What's on the Box?

Baidu Wants to Get Smart About TVs

It's a way to deliver ads and content straight to China's living rooms.
Photographer: Kylie McLaughlin/Getty Images
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Baidu Inc. just bet 1 billion yuan ($158 million) that smart TVs, and their operating systems, have a bright future.

Skyworth Digital Holdings Ltd. announced on Friday that a wholly owned subsidiary of the Chinese search engine will take an 11 percent stake in its Coocaa business. While Hong Kong-based Skyworth's own interest gets diluted, it shouldn't be too disappointed. Coocaa's valuation will go from 3.9 billion yuan eight months ago to 9.2 billion yuan.

Smart Stuff

Coocaa's valuation has jumped after Baidu's latest investment

Source: Skyworth, Hong Kong Stock Exchange filings

It was an investment by Tencent Holdings Ltd. in June that gave Coocaa that previous valuation, and that came on the heels of an earlier round of funding from Baidu's video-streaming affiliate, iQiyi Inc.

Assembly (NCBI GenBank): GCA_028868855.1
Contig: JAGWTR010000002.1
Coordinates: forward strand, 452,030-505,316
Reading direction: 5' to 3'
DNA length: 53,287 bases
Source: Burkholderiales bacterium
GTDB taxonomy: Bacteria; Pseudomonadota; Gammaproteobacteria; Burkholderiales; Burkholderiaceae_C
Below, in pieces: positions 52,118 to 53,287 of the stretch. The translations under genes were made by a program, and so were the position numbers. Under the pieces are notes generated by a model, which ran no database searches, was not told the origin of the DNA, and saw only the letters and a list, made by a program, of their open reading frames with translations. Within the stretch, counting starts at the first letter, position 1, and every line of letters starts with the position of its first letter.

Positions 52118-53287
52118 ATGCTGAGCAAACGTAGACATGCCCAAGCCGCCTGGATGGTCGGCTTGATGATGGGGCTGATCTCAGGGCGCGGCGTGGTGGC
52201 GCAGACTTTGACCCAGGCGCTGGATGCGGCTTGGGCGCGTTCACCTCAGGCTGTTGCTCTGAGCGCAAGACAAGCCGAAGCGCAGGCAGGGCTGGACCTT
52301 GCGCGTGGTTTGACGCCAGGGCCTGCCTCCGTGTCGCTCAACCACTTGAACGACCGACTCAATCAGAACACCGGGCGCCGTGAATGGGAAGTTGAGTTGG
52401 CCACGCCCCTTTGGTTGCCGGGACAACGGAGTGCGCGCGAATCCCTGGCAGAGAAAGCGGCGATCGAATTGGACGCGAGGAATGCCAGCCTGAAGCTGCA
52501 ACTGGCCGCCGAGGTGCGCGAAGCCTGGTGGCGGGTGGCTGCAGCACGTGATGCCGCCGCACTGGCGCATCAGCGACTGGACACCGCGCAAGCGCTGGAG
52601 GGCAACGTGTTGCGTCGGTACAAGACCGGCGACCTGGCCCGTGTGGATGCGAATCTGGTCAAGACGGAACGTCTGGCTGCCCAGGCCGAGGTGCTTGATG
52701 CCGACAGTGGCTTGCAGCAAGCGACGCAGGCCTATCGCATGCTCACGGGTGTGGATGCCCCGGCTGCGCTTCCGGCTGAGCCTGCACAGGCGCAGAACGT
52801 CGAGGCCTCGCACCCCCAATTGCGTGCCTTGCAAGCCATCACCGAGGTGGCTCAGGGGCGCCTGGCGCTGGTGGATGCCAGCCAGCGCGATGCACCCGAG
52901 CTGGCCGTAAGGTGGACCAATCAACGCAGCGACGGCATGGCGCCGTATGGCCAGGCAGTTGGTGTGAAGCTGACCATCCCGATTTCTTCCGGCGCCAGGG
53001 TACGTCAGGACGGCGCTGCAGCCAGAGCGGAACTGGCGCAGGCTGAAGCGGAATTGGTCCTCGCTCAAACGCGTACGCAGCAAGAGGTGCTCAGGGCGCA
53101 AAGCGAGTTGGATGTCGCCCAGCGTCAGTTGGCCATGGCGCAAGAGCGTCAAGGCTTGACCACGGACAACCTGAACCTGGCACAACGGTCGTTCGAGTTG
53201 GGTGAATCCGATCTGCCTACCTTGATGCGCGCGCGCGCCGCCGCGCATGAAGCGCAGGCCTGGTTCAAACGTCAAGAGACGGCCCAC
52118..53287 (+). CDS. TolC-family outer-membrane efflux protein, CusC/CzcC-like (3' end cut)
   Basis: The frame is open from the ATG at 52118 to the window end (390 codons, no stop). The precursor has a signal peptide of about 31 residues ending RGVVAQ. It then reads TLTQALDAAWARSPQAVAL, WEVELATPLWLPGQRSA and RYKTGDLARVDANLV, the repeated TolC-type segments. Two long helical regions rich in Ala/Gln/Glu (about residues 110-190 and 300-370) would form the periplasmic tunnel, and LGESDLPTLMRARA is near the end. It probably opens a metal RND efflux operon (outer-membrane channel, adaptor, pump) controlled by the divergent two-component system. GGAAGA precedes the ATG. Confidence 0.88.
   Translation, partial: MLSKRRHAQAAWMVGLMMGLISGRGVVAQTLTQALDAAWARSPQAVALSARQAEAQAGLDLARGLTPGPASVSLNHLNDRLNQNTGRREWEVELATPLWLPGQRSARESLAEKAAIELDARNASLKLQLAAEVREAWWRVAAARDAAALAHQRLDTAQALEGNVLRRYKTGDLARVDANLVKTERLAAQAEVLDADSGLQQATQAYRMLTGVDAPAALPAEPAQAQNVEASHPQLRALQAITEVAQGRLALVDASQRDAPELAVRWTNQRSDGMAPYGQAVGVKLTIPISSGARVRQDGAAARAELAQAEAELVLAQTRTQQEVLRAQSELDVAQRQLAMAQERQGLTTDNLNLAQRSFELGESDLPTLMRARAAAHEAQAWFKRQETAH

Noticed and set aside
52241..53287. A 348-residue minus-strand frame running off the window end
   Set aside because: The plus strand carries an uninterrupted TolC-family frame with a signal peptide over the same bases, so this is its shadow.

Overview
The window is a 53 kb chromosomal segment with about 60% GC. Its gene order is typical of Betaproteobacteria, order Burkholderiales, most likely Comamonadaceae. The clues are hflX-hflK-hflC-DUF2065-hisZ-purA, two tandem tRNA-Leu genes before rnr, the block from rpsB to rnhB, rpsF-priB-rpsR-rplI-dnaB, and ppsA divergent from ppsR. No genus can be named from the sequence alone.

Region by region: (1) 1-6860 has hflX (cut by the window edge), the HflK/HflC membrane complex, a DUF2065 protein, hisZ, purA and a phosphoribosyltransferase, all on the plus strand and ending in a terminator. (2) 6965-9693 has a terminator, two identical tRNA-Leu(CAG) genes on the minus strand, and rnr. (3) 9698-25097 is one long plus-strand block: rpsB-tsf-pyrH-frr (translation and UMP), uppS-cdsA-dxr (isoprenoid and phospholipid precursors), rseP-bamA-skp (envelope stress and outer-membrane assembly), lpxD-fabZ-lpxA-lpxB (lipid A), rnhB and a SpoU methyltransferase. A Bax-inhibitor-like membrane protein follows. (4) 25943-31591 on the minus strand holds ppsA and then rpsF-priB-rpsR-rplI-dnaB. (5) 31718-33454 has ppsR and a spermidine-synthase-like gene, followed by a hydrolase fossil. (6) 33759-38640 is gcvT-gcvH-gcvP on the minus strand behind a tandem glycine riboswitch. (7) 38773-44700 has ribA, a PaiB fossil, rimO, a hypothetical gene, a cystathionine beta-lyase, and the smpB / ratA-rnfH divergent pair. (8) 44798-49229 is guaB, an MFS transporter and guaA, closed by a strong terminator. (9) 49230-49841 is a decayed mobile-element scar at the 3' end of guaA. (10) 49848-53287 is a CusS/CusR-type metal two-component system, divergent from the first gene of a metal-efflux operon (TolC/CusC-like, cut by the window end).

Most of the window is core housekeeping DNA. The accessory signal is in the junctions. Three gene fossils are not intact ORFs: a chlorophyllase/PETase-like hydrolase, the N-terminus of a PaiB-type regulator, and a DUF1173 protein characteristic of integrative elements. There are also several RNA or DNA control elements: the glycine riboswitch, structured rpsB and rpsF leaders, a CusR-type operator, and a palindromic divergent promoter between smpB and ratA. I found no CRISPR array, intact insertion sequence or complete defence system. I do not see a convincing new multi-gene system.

Coocaa is both a brand of smart TV as well as the operating system and platform that underpins it. Shares in Skyworth, which gets the bulk of its revenue from making the TV sets, are trading at less than half the HK$8.08 peak they reached in May 2015 amid slowing sales growth and two years of losses.

The Sky Is Falling

Skyworth Digital's shares have dropped amid slowing sales growth and losses

Source: Bloomberg

Coocaa is Skyworth's attempt to turn TVs from a mere commodity product into a value-added device. It wants to leverage the platform to sell content and advertising.

That's where Baidu comes in. Ads remain the search engine's bread and butter, and TVs are still ubiquitous enough to offer an entry into Chinese households. Coocaa has an installed base of only 27 million units, yet 49 percent of those are switched on at least once a week. Skyworth expects Coocaa's revenue to almost double this fiscal year to HK$300 million ($38 million), driven by ads and content.

This low base, content and ad focus, along with a prime position in Chinese households, makes Coocaa the kind of business Baidu would want to tap. Having social networking giant Tencent as a fellow investor is a bonus.

This column does not necessarily reflect the opinion of Bloomberg LP and its owners.

    To contact the author of this story:
    Tim Culpan in Taipei at tculpan1@bloomberg.net

    To contact the editor responsible for this story:
    Katrina Nicholas at knicholas2@bloomberg.net

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